This news release from Georgia State University reports on a study proposing a novel antimicrobial approach for combating methicillin-resistant Staphylococcus aureus (MRSA). The news release provides a thorough “big picture” overview of the underlying study and how it fits in with previous work in this area. But while it’s optimistic about the new approach’s potential to fight off MRSA infections in people, the release never establishes that this early-stage research was done in cell culture and not humans. The news release also suffers from an overabundance of technical terms that are left unexplained such as “ATPase,” “efflux pump,” “SecA”, as well as the difference between antibiotic and antimicrobial. Because MRSA is indeed a public health concern, the news release could have included some related statistics. Here’s one from the National Institute of Allergy and Infections Diseases website:
“About one-third of people in the world have S. aureus bacteria on their bodies at any given time…The bacteria can be present without causing an active infection. Of the people with S. aureus present, about 1 percent has MRSA, according to the Centers for Disease Control and Prevention (CDC).”
MRSA is a staph bacteria that’s resistant to many types of antibiotics. In some cases it’s life-threatening. MRSA has garnered a lot of attention over the last decades because of its presence in hospitals and communities. Community-acquired MRSA tends to be less severe and located on the skin but when acquired in a hospital or other care facility, infections tend to be more serious since they enter the bloodstream via incisions, wounds and injections. With stricter hospital protocols, life-threatening MRSA is declining. Still, because of the spread of MRSA (and the emergence of even more virulent strains of drug-resistant bacteria) there’s an on-going need for new strategies for fighting drug-resistant infections.
Although this strategy to combat MRSA is still in an early stage of development, the work is certainly newsworthy and if it proves effective, it could be important for society-at-large.
Even though it’s “early days” for this strategy we’d like to see some mention of costs, if not for the proposed therapy then a related one, or the societal costs of combating MRSA. The release didn’t shy away from forecasting potential treatment benefits based on this early research — so we’d like to see the same approach applied to costs.
The news release accurately reports the benefits of the SecA inhibitors over antibiotics. The study considered three traits to be desirable in an antimicrobial. Numerical evidence that SecA inhibitors are preferable over existing antibiotics is reported for two of the traits: potency and inhibiting virulence factor production. However, the news release fails to quantify the advantages of the proposed SecA inhibitors in overcoming the negative effect of efflux pumps on potency.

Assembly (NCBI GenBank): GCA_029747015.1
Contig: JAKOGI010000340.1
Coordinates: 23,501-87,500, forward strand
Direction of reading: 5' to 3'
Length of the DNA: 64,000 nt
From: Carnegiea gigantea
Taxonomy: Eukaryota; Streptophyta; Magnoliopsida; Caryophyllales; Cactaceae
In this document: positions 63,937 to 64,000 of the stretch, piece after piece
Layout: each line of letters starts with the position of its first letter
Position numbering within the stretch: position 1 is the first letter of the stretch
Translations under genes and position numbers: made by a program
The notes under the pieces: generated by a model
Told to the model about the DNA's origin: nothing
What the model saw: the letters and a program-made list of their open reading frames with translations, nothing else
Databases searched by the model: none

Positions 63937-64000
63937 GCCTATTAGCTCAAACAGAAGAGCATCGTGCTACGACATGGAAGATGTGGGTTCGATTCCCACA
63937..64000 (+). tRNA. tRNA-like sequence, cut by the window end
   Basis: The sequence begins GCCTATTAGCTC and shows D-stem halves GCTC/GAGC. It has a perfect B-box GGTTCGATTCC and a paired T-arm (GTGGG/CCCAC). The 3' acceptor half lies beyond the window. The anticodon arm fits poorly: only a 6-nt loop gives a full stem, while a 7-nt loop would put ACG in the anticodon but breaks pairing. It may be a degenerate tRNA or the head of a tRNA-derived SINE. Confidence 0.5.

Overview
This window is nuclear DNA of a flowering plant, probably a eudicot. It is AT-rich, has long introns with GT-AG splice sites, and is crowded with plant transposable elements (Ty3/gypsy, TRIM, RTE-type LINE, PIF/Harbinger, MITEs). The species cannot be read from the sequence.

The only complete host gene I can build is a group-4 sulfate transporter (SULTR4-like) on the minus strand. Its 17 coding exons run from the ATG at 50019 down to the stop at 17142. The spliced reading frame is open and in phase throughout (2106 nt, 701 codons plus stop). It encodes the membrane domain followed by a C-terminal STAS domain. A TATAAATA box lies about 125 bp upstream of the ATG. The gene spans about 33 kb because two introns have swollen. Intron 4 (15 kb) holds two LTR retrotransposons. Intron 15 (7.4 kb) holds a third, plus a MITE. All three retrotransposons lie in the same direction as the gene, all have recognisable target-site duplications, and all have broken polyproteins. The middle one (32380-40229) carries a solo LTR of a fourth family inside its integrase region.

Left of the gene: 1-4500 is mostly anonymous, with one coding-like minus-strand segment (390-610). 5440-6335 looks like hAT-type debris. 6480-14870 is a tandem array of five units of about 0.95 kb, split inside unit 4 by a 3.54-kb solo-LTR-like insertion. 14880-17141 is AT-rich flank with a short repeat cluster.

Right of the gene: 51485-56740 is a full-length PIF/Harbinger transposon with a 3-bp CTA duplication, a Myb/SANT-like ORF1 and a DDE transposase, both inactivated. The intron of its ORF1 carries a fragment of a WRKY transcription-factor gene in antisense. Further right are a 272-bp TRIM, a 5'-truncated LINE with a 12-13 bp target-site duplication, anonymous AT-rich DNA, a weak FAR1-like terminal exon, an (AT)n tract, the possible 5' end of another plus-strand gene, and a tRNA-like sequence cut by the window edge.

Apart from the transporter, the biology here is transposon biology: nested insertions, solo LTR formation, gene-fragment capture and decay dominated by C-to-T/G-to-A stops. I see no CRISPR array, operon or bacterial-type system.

Any new drug developed from this research would have side effects. But whereas the release is optimistic in forecasting that such drugs would be effective treatments for MRSA, it doesn’t also caution that such drugs might cause harm. At the very least, a statement about the fact that potential harms are unknown would have been helpful.
The news release makes no attempt to summarize the design of the study nor does it state that the research is based on work in cell cultures and not in patients. In cases where the news value of a release is hinged on the risk the public will perceive of a disease or malady, it is incumbent on the release to point out if this is a cell culture study or a clinical one. And although it is mentioned that the SecA inhibitors are more potent than existing antibiotics on the market, the news release does not seem to grasp that the study is comparing the efficacy in three arenas simultaneously: 1) potency, 2) capability of inhibiting virulence factor production, and 3) overcoming the negative effect of efflux pumps on potency.
The release relates to the public’s concern over antibiotic-resistant infections like those caused by MRSA but it doesn’t reach the level of disease-mongering.
The release notes the study’s funding sources are the National Institutes of Health and Georgia State’s Center for Biotechnology and Drug Design and Molecular Basis of Diseases Program.
No conflicts of interest are disclosed in the release or published study results.
The release mentions that there are antibiotics currently used to treat MRSA infections. More detail regarding the effectiveness of these antibiotics and rates of antibiotic resistance would have been welcome.
We’ll rate this Satisfactory, since we think most readers will come away understanding that there are no currently available treatments based on this approach. But the release doesn’t explicitly establish the lack of availability of such treatments. Nor does it say how far we might be from having such treatments. Had there been some acknowledgment of the fact that this study was done in cell culture and not people, it would have been clearer that such treatments are not available and won’t be any time soon.
The news release does an admirable job framing the context of the study. We are made to understand that the researchers of the study have previously published results on a similar antimicrobial strategy inhibiting SecA for different types of bacteria. The current study examines the efficacy of this strategy for MRSA. The news release concludes with a reference to the most recent study by this same team of researchers, confirming SecA inhibitors are broad-spectrum antimicrobials.
We’re rating this Satisfactory for balance and having an objective voice but we think readers would appreciate more explanation of technical terms and concepts.